Half a century ago, Belgian Zoologist Bernard Heuvelmans first codified cryptozoology in his book On the Track of Unknown Animals.

The Centre for Fortean Zoology (CFZ) are still on the track, and have been since 1992. But as if chasing unknown animals wasn't enough, we are involved in education, conservation, and good old-fashioned natural history! We already have three journals, the largest cryptozoological publishing house in the world, CFZtv, and the largest cryptozoological conference in the English-speaking world, but in January 2009 someone suggested that we started a daily online magazine! The CFZ bloggo is a collaborative effort by a coalition of members, friends, and supporters of the CFZ, and covers all the subjects with which we deal, with a smattering of music, high strangeness and surreal humour to make up the mix.

It is edited by CFZ Director Jon Downes, and subbed by the lovely Lizzy Bitakara'mire (formerly Clancy), scourge of improper syntax. The daily newsblog is edited by Corinna Downes, head administratrix of the CFZ, and the indexing is done by Lee Canty and Kathy Imbriani. There is regular news from the CFZ Mystery Cat study group, and regular fortean bird news from 'The Watcher of the Skies'. Regular bloggers include Dr Karl Shuker, Dale Drinnon, Richard Muirhead and Richard Freeman.The CFZ bloggo is updated daily, and there's nothing quite like it anywhere else. Come and join us...

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Wednesday, March 10, 2010

OLL LEWIS: Yesterday's News Today

On this day in 1942 Douglas Adams, author of The Hitch Hikers' Guide to the Galaxy, was born.

And now, the news:

Britain's 'big cat X files' revealed

Sad news from Paignton Zoo

Adders waking up from long winter sleep

I know a slightly long joke about snakes. As it is a wee bit long to post on this blog without producing an impenetrable wall of text I’ll link you to a website where it is already posted. I do recommend you read it, as it is one of the funniest jokes ever.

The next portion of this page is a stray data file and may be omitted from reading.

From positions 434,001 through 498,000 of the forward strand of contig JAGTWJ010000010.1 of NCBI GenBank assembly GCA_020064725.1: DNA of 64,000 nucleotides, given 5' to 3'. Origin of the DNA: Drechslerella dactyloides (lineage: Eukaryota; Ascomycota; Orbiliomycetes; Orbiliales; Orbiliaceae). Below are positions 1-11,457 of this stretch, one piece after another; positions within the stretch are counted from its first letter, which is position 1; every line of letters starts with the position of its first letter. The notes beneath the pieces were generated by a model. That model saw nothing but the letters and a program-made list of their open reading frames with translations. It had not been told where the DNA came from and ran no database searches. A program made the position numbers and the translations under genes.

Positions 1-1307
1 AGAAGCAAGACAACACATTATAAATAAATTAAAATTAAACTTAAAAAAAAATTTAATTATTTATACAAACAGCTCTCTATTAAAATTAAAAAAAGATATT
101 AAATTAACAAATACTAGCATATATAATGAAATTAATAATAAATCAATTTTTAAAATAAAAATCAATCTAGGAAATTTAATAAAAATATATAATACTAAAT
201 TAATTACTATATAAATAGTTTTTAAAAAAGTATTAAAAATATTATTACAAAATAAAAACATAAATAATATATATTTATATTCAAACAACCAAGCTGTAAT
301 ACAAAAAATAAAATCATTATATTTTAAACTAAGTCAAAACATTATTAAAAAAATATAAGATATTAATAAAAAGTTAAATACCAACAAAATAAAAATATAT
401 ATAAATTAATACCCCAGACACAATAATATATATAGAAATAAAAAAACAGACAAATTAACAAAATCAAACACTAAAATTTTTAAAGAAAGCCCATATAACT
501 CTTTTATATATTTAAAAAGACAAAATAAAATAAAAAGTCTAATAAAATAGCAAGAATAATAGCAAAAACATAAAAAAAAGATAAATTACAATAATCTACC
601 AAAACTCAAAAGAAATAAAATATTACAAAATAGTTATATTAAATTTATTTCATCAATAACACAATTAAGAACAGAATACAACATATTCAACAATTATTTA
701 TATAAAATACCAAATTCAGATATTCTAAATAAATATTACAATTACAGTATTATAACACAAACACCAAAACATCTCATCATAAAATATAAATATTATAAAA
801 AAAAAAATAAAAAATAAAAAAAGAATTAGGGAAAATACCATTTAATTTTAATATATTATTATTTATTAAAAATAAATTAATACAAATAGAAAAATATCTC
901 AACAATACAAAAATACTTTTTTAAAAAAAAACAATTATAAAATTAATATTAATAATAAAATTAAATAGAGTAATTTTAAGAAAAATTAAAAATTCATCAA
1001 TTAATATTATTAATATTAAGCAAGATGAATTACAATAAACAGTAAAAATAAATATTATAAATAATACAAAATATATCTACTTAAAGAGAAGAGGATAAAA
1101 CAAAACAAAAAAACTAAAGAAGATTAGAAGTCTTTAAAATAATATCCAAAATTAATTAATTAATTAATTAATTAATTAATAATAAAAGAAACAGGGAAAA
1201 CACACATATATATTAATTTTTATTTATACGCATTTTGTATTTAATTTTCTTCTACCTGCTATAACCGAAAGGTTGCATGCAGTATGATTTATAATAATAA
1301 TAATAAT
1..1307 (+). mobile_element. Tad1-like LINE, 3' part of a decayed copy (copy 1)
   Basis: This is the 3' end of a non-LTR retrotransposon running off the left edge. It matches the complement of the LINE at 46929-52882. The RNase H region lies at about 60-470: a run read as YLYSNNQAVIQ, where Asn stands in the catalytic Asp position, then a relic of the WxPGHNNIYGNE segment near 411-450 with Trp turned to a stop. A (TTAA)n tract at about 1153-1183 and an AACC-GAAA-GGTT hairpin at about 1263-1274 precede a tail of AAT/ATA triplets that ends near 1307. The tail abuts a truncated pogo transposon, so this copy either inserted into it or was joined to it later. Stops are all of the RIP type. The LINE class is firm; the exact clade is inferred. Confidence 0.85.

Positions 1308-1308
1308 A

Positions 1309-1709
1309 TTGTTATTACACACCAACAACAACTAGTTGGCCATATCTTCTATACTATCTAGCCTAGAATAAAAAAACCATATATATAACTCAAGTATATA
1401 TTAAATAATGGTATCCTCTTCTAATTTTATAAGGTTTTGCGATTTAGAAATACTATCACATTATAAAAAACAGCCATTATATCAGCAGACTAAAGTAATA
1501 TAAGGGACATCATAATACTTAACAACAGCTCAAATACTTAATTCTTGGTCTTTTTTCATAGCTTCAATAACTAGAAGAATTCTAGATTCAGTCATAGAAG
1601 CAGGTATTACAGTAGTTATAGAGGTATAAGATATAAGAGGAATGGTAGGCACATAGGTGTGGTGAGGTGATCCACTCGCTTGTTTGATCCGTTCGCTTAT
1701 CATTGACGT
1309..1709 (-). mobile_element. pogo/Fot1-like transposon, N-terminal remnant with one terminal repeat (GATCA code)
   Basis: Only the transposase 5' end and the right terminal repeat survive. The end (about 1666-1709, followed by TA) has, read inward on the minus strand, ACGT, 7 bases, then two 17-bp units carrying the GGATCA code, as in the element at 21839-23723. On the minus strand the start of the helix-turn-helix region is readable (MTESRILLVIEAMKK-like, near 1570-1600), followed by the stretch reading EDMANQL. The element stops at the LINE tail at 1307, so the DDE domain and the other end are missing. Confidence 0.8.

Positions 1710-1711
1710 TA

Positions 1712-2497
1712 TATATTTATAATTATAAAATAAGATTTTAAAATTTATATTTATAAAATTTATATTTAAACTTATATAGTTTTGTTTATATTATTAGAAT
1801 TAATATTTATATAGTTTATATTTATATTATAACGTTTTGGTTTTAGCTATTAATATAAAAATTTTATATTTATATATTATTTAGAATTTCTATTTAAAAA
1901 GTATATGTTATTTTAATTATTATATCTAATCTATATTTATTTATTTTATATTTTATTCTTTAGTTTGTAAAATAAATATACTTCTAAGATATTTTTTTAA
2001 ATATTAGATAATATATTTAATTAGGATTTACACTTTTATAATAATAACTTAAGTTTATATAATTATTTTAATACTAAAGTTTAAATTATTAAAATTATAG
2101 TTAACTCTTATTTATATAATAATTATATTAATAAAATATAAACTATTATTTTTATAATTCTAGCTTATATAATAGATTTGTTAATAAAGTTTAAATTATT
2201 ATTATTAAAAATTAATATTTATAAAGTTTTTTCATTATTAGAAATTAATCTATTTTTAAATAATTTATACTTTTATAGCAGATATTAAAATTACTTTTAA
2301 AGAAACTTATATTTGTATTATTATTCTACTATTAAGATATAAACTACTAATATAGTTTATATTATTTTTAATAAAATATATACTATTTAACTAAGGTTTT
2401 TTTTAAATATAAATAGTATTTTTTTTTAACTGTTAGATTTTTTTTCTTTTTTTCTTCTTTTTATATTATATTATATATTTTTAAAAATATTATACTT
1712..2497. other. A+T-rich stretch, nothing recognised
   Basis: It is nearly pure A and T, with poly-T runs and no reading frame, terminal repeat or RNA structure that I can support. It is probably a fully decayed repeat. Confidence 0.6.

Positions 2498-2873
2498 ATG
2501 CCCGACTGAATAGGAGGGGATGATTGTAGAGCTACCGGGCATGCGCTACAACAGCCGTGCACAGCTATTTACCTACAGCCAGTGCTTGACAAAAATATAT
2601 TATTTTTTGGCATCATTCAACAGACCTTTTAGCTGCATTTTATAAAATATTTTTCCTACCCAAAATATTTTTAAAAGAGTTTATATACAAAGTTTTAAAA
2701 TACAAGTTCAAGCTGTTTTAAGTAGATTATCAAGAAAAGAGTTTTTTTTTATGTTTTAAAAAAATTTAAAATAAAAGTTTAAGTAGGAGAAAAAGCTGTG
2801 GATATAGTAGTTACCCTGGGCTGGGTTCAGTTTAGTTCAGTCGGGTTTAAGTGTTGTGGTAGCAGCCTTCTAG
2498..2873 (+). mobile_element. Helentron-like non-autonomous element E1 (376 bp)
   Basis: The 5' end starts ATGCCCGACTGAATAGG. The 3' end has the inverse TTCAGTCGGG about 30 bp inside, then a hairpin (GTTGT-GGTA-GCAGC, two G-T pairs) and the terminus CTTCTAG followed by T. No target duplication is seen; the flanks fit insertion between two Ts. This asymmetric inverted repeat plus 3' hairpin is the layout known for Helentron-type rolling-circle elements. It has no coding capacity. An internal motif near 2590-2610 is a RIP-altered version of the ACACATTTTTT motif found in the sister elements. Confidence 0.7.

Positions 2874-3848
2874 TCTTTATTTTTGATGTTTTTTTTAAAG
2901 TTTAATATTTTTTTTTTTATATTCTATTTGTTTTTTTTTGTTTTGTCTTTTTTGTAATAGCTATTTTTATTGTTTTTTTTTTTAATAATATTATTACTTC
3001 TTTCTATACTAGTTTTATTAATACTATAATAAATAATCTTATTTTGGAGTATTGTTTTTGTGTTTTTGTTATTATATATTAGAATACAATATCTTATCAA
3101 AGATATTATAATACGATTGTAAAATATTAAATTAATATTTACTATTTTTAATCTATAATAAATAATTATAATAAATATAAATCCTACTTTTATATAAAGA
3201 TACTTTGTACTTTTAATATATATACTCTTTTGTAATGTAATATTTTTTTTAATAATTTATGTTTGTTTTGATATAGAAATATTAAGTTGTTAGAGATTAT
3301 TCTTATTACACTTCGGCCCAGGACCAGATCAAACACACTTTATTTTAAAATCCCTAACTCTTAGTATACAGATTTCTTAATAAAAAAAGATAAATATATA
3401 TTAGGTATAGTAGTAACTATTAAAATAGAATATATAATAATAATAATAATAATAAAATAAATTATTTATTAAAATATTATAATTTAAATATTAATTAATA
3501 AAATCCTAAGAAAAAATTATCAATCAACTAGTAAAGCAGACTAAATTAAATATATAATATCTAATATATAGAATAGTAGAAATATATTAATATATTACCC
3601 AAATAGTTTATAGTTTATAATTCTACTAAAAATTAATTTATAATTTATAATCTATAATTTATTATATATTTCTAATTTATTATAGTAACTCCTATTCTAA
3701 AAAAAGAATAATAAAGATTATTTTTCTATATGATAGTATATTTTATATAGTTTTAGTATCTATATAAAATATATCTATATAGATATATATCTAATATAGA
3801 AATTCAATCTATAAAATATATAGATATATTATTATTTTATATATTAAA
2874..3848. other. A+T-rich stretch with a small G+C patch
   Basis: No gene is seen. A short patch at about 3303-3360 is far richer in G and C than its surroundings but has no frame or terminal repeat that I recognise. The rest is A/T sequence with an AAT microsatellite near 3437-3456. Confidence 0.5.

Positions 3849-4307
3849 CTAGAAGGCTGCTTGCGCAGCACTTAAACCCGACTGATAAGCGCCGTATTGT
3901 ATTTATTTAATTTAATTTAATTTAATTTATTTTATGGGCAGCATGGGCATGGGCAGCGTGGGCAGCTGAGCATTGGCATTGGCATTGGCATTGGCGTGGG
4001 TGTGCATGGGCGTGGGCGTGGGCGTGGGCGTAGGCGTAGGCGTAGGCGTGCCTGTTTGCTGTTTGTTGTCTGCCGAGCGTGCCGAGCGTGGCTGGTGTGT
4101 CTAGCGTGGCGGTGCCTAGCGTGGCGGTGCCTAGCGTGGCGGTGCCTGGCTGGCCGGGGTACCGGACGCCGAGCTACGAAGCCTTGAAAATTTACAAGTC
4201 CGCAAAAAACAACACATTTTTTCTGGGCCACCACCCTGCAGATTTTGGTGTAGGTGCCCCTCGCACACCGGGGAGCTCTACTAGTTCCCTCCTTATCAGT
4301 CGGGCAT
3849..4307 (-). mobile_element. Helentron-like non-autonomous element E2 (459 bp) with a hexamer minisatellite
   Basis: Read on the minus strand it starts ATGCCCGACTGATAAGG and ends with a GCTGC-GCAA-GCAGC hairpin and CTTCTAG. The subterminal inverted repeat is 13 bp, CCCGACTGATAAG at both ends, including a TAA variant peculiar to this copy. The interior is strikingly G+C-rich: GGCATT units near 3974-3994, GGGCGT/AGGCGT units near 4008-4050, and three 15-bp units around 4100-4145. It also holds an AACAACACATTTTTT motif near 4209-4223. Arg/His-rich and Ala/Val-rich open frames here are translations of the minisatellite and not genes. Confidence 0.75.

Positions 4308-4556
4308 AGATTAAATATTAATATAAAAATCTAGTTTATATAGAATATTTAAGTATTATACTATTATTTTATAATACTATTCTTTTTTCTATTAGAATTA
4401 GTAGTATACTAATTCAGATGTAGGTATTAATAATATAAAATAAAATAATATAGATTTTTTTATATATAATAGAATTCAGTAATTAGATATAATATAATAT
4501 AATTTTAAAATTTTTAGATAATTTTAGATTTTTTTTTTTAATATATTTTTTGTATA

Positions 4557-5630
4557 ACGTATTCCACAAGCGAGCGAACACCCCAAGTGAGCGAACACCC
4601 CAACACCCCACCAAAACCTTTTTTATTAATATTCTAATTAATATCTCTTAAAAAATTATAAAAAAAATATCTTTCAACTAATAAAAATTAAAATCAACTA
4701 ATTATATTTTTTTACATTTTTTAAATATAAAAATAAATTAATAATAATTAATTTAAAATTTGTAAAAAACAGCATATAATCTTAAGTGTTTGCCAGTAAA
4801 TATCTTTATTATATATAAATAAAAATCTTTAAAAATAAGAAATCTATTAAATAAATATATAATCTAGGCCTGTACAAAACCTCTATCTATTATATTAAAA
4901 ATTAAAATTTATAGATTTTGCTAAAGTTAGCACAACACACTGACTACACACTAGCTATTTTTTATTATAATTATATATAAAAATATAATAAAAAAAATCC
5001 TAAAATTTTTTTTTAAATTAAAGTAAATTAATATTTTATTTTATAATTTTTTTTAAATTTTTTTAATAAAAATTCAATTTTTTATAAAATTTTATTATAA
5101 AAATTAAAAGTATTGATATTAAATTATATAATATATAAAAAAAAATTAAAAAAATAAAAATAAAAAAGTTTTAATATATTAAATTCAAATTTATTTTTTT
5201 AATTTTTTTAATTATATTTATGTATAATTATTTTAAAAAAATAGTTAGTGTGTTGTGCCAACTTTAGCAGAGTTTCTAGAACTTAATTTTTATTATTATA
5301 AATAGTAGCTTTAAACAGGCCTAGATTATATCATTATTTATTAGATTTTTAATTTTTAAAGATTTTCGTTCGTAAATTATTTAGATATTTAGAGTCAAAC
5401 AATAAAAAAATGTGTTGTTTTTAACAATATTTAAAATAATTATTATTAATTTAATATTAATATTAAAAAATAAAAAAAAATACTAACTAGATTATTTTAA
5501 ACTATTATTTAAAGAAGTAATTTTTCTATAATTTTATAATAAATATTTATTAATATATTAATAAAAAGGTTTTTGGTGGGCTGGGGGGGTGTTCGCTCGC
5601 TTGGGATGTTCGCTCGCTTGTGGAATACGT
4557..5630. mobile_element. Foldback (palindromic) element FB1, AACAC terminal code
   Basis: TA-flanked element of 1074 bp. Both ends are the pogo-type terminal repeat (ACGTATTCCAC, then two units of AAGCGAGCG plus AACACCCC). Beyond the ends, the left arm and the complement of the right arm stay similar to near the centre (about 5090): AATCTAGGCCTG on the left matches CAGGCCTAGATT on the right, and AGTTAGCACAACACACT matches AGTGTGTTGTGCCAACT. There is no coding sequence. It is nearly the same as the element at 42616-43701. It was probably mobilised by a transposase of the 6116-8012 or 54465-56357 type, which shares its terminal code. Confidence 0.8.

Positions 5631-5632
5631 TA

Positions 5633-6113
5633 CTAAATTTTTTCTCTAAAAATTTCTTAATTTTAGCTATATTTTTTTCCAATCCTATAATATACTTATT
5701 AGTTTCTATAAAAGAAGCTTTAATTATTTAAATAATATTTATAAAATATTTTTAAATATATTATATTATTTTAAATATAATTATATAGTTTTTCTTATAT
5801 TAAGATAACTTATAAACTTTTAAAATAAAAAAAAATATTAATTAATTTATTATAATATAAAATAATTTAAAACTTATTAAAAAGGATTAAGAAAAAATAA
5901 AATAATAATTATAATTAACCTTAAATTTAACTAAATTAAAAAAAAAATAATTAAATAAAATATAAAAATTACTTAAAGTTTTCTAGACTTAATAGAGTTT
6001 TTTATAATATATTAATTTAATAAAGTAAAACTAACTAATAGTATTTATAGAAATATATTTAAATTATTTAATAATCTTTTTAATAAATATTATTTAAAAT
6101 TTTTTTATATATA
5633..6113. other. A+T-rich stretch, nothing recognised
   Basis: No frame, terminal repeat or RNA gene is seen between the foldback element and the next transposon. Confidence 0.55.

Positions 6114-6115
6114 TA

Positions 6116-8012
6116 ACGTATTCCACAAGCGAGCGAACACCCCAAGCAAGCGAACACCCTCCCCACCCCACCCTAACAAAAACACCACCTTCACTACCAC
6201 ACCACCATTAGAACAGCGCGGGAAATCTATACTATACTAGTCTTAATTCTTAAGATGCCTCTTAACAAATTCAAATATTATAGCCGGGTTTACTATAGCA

No skipping straight to the punchline either! - as, if you haven’t read the whole joke, it won’t make as much sense:


Liz plugs the Texas blog and makes a lame football pun

Well, it's almost been a week since Corinna and Jon departed this green and pleasant land for the land of the free. For those of you missing their posts on here, I hope you've been checking out their updates on the expedition blog.

In the meantime, good news is apparently afoot for the rare British red squirrel. Attempts to control the populations of aggressive grey squirrels in Aberdeen and Tayside, Scotland, have allowed the diminutive (the cute specimen in the photo is a baby) to regain lost territory.

The estimated population of reds in Scotland currently stands at 121 000.

Come on you reds!

MAX BLAKE: Natural England Dossier

First, a quick thanks to Dave Baldwin for highlighting this on Facebook.

The Telegraph reported on 6th March on a dossier released by Natural England (the public body responsible for protecting and improving England’s natural environment), which contained reports of over 100 exotic animals in England. The reports are from 2001 to 2007 and cover pretty much the whole of England. By far the most commonly reported exotics were Alien Big Cats, with wild boar a distant second. Some of my favourite species sighted are capybaras and racoon dogs in Reading, a coatimundi in Cumbria, a prairie dog in Buckinghamshire and a walleroo in Cornwall.

What amazes me is how few reports there are! Reports of both wild boar and ABCs seem to be miniscule in number compared to the number of sightings (and trace marks) that I am aware of. I’m sure that Neil Arnold’s book Mystery Animals of the British Isles: Kent has more reports of ABCs just in Kent than Natural England have had reported across the whole of England! There has to be some link in the chain missing between the person who has evidence for an animal and the governmental body in place to collect the reports. Someone with a better knowledge of the police force and government policy would know more than me about if the police have to report sightings reported to them to Natural England, or if Natural England only collects reports from the public if they contact Natural England specifically.